East Hampton Airport Restrictions Postponed to June 8

On the tarmac at the East Hampton Airport
On the tarmac at the East Hampton Airport

Memorial Day Weekend may not be as quiet as many East Enders had hoped.

A series of new noise restrictions at East Hampton Airport, initially slated to go into effect today, have been postponed to June 8, while the town and litigants wait for a federal judge to decide whether to grant an injunction prohibiting the restrictions from going into effect.

U.S. District Court Judge Joanna Seybert is expected to decide by June 8 whether to prevent the town from instating curfews and trip limits on noisy aircraft approaching and departing the airport while a lawsuit filed by pilots and aviation advocates is heard.

Town officials agreed to the delay in court Monday morning, saying it was necessary to respect the legal process, said Town Supervisor Larry Cantwell in a statement Monday.

The town board began last year building a case for taking back local control over their airport after the Federal Aviation Administration was scheduled to stop enforcing a requirement that the town accept all air traffic, as a result of federal grant money received by the airport, as of Jan. 1 of this year.

But the FAA surprised the town earlier this spring by siding with the litigants in supporting their request for an injunction while the agency develops its position on the issue.

Proponents of the noise restrictions were quick to take to the internet to urge each other to keep the pressure on the airport.

“So very disappointing!! Looks like we will continue to be bombarded with noise for a few more weeks!!” said Teresa McCaskie of Mattituck, who has been an active North Fork advocate for the restrictions, in an email blast Tuesday. “I hope that all residents will continue to call the complaints lines to send a strong message: we don’t welcome commercial air traffic bound for the Hamptons as they fly over our homes.”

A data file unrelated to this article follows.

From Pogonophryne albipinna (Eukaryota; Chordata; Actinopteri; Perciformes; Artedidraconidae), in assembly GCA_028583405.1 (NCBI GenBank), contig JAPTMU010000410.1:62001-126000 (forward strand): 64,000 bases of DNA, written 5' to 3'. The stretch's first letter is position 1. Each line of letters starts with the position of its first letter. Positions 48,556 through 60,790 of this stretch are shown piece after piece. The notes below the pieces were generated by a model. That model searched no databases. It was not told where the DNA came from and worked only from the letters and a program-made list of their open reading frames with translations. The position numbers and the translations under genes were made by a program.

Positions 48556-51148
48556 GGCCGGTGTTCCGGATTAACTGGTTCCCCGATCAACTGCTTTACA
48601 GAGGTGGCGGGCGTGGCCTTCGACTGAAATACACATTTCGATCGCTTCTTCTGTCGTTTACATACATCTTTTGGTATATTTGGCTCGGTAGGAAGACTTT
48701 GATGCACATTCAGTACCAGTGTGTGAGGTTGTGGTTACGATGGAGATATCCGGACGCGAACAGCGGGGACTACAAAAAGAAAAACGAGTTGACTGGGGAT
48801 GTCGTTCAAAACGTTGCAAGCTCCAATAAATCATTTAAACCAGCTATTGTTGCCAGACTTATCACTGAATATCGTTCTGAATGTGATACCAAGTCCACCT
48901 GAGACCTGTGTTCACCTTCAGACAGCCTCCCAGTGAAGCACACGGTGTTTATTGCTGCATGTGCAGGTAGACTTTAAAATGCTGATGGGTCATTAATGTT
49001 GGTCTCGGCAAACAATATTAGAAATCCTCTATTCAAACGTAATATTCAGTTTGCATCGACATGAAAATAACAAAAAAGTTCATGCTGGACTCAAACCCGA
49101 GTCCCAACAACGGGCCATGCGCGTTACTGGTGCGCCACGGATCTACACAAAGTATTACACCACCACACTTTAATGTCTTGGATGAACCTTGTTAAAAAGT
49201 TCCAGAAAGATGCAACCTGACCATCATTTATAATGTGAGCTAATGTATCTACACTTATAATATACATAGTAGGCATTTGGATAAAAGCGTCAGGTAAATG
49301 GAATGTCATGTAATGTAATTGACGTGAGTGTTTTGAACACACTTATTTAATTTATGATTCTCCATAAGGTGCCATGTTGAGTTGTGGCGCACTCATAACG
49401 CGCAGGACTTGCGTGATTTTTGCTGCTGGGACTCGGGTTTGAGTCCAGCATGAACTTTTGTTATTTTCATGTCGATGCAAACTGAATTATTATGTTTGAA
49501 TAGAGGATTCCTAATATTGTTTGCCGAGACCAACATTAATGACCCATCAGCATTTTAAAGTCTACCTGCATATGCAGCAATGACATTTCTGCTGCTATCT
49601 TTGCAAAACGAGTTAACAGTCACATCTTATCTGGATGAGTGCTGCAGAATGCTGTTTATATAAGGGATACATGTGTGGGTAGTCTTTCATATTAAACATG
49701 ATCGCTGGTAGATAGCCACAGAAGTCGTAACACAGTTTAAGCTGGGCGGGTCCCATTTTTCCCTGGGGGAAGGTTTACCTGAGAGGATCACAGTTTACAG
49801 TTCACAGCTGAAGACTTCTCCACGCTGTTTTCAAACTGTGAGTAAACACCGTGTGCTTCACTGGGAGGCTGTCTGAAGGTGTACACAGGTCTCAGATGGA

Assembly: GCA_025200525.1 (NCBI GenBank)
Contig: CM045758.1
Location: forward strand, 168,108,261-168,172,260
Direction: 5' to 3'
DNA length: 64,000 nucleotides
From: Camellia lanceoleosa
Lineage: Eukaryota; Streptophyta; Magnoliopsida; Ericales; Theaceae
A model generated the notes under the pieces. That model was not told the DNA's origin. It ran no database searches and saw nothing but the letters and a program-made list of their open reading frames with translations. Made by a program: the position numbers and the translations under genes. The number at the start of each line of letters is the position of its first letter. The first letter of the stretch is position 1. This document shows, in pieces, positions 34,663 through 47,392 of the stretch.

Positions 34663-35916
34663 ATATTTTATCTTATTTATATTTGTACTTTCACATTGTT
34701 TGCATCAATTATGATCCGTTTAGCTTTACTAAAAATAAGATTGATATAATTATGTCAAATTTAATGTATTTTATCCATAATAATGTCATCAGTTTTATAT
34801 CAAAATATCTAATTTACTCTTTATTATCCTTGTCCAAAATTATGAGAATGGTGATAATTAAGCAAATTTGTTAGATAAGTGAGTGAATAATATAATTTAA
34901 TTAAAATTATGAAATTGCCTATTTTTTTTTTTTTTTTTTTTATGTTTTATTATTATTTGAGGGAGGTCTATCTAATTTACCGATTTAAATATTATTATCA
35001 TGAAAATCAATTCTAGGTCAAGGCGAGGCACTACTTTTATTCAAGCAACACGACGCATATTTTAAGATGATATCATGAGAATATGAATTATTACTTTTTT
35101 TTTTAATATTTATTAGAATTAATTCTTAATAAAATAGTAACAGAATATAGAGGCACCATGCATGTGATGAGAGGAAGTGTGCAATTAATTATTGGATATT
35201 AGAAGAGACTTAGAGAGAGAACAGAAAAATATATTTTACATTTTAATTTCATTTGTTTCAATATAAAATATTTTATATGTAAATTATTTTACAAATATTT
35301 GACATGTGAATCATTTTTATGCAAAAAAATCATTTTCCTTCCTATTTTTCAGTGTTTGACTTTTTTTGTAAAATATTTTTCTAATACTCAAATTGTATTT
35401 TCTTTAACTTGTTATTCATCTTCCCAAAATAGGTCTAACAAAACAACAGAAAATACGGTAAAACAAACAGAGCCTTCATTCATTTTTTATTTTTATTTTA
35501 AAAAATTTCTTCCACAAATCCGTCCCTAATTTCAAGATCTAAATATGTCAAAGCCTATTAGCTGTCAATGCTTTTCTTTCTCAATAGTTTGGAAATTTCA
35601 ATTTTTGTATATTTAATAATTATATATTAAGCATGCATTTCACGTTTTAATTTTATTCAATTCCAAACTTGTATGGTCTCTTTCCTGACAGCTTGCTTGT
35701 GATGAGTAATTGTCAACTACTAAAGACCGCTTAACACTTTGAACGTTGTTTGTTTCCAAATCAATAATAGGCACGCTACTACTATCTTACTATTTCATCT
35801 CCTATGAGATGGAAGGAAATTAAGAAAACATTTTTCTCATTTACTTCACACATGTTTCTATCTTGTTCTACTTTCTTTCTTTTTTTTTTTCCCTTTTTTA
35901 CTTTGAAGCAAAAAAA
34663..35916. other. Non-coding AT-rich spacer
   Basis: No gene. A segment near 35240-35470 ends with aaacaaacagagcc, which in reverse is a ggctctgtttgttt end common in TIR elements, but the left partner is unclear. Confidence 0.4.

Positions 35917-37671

Meanwhile, the town is moving forward with consolidating committees it formed to hammer out the restrictions, with plans to form a new nine-member Airport Management Advisory Committee to advise the town board and airport management on aviation issues.

Airport liaison and councilwoman Kathee Burke-Gonzalez suggested that the board appoint three members of the aviation community, three members of the “noise-affected” community and three members with a business or legal background.

She said Bonnie Krupinski, Gene Oshrin and Cindy Herbst have agreed to represent aviation interests and  David Gruber, Charles Ehren and Pat Trunzo have agreed to represent the noise-affected group.

She recommended Arthur Malman, the current chair of the town’s budget and finance advisory committee, serve as the chair of the new committee, and Munir Saltoun and Peter Wadsworth would also be members.

Ms. Burke-Gonzalez said she will also serve as an ex-officio, non-voting member of the committee, along with airport manager Jemille Charlton and town budget officer Len Bernard.

She said Mr. Malman emailed her a statement this morning that “the purpose of the new committee, in my view, is to bring together a wide spectrum of views, on the supposition that intelligent people of good will would discuss issues and generate well-thought-out, broadly supported recommendations on important airport issues, both immediate and longterm, to ensure a safe and financially sound airport that is responsive to the community’s concerns.”

The board plans to vote on the appointments at its meeting this Thursday, May 21.

Beth Young

Beth Young has been covering the East End since the 1990s. In her spare time, she runs around the block, tinkers with bicycles, tries not to drown in the Peconic Bay and hopes to grow the perfect tomato. You can send her a message at editor@eastendbeacon.com

One thought on “East Hampton Airport Restrictions Postponed to June 8

  • May 19, 2015 at 8:51 pm
    Permalink

    Re the FAA: “while the agency develops its position on the issue”. The FAA has been aware of this issue for many years and have done nothing. Now they need more time to think about it. The FAA’s declared aim is first and foremost the “advancement… of civil aviation”, not of the quality of life of those afflicted by aircraft noise. The mere fact that the FAA supported the industry litigants in staying the start of these very modest new regulations tells us what the FAA’s position is.

    Reply

Leave a Reply

Your email address will not be published.

Please prove you're human:

%d bloggers like this: